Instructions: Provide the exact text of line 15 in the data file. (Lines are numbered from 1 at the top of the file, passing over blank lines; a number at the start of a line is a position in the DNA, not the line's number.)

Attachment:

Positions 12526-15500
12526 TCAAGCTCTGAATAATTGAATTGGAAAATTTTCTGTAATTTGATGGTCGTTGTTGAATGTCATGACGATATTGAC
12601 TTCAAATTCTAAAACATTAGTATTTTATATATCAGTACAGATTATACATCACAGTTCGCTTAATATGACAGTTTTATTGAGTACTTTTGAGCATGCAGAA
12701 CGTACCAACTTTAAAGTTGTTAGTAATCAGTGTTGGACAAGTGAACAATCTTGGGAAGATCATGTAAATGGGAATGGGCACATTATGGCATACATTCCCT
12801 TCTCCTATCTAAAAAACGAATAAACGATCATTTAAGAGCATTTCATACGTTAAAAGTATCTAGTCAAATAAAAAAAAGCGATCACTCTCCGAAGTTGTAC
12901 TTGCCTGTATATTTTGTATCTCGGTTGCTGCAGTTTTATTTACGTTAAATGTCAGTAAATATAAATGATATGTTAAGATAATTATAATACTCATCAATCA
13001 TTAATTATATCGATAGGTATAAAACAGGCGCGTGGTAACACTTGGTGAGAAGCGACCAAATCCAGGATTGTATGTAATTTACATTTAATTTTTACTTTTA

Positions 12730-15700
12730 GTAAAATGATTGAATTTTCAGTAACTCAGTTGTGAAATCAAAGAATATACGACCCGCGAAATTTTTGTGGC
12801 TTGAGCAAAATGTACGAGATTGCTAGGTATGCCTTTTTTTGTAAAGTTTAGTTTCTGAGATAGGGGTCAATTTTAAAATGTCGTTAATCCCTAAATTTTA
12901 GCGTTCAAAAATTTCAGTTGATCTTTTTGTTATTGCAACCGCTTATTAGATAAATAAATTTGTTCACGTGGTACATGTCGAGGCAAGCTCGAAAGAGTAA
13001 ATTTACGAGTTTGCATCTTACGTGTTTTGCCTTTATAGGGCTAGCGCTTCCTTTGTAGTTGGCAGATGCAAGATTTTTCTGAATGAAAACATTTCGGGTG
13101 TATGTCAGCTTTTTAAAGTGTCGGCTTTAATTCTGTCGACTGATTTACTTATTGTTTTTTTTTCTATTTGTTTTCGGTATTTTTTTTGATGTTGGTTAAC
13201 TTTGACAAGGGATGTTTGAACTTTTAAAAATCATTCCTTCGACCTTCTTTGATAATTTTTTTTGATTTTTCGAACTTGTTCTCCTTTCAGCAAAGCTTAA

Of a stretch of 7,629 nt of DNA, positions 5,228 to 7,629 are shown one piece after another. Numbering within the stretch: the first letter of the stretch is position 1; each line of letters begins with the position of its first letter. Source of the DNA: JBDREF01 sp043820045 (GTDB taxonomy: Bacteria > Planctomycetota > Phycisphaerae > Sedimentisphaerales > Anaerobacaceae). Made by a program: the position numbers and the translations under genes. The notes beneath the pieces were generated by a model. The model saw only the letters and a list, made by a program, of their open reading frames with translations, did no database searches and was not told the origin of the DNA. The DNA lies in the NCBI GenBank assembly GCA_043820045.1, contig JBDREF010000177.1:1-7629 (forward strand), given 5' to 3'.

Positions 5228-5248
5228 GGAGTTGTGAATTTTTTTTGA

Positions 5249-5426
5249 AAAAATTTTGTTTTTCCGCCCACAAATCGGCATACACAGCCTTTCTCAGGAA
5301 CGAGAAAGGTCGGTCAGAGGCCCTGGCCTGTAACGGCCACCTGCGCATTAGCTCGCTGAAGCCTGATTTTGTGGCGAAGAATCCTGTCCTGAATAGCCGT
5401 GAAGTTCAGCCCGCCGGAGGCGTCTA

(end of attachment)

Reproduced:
Of a stretch of 7,629 nt of DNA, positions 5,228 to 7,629 are shown one piece after another. Numbering within the stretch: the first letter of the stretch is position 1; each line of letters begins with the position of its first letter. Source of the DNA: JBDREF01 sp043820045 (GTDB taxonomy: Bacteria > Planctomycetota > Phycisphaerae > Sedimentisphaerales > Anaerobacaceae). Made by a program: the position numbers and the translations under genes. The notes beneath the pieces were generated by a model. The model saw only the letters and a list, made by a program, of their open reading frames with translations, did no database searches and was not told the origin of the DNA. The DNA lies in the NCBI GenBank assembly GCA_043820045.1, contig JBDREF010000177.1:1-7629 (forward strand), given 5' to 3'.